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Biden and NATO, music to the ears of allies

Washington, July 10 (Prensa Latina) When addressing world leaders at the opening of the annual NATO summit, the president of the United States, Joe Biden, tried to ensure that the political-military alliance is stronger than ever today.

But the speech at the W. Mellon Auditorium the day before in this capital had special scrutiny because it occurred while Biden remains under pressure to abandon the electoral race amid questions about his ability to face a second term.

In his speech of about 10 minutes he reiterated what officials from his administration had anticipated in briefings with the press: Ukraine will be the protagonist of the meeting.

Biden announced what he called a “historic donation” of critical new air defense capabilities to bolster Ukraine’s warfighting equipment to confront Russia.

He assured that the European nation will “receive hundreds of additional interceptors over the next year,” a promise of aid that comes at a time when its performance on the world stage is being scrutinized in the face of questions about his political future.

The host president also recognized the outgoing secretary general of the North Atlantic Treaty Organization (NATO), Jens Stoltenberg, whom he thanked for his leadership and honored him with the Presidential Medal of Freedom, the highest United States distinction awarded to a civilian.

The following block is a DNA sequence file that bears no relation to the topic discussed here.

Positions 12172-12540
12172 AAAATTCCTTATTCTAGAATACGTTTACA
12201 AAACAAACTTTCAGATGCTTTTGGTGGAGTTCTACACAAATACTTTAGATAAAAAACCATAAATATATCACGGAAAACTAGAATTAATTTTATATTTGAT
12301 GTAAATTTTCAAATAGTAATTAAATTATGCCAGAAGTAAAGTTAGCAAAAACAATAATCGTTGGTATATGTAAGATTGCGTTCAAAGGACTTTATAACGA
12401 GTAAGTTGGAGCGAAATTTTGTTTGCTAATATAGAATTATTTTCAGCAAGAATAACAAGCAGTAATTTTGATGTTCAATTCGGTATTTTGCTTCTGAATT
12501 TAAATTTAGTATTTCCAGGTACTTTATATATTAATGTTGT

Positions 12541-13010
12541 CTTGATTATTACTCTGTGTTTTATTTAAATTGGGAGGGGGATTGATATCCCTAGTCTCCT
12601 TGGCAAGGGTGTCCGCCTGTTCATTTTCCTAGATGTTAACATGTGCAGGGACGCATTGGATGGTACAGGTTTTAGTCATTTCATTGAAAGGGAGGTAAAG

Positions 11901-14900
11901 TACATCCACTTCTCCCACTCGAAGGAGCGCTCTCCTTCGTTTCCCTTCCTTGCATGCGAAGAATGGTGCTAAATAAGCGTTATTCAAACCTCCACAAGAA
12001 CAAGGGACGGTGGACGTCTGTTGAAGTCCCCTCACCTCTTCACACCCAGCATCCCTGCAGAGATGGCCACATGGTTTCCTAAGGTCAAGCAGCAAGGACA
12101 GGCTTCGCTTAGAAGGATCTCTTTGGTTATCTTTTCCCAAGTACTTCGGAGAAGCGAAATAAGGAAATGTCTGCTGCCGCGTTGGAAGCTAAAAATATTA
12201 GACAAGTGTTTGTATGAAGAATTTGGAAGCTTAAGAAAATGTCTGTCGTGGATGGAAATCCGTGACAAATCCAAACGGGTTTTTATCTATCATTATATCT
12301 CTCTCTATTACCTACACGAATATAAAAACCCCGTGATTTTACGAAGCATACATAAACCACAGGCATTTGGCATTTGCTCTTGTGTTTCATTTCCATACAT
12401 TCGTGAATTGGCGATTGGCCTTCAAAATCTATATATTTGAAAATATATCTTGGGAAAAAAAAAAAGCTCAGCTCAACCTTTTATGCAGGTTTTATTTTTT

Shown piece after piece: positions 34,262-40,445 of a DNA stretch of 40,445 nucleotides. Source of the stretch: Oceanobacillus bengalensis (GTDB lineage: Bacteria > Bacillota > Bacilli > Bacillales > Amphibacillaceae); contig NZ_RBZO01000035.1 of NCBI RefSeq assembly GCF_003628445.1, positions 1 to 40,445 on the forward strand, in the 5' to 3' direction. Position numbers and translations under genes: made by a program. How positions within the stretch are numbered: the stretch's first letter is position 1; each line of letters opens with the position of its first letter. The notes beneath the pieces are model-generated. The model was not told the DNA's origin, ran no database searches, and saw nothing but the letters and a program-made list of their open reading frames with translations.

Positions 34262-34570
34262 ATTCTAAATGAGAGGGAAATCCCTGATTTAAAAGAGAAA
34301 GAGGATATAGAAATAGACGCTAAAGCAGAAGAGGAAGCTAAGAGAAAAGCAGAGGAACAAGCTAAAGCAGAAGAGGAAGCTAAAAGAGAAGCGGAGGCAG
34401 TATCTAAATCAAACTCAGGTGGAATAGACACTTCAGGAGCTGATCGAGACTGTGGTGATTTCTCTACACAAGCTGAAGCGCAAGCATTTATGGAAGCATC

In his speech, Biden welcomed the presence of the 38 heads of delegations in Washington DC for this meeting that will conclude tomorrow, which, according to the White House, is historic.

An NPR report said the president’s words were like “music to the ears of allies.”

While others expressed concern about what a United States relationship with NATO would be like in the event of Donald Trump’s eventual victory in the November 5 elections.

Since he began his election campaign, Trump promised that if re-elected he would not defend NATO members that do not meet their defense spending goals.

The former governor (2017-2021) long complained that Washington unfairly bears a disproportionate share of what the members of this association must assume.

Prior to his election in 2016, the Republican more than once questioned the purpose and effectiveness of NATO, which he came to describe as “obsolete.”

So a post-Biden scenario is what former Prime Minister of the Netherlands Mark Rutte, the next Secretary General of NATO as of October 1, would have to face, replacing Stoltenberg, who commanded the alliance since 2014.

Over the weekend, dozens of peace activists participated here in the No to NATO, Yes to Peace Conference and in a demonstration in Lafayette Park, in front of the White House, to express their opposition to this alliance, which, as they expressed, is not welcome.

The protest was attended by several speakers, including German MP Sevim Dağdelen. “NATO and the leading country, the United States, have nothing to do with human rights as long as they do not stop killing people around the world,” she denounced.

For her part, Medea Benjamin, co-founder of CodePink, called for an end to spending taxpayers’ money to finance wars like the one in Ukraine.

NATO was born as a result of the signing of the Washington Treaty on April 4, 1949. For decades, it has supposedly provided security guarantees to the world, but in reality, in the opinion of historians and analysts, it has been one of the destabilizing factors at a global level.

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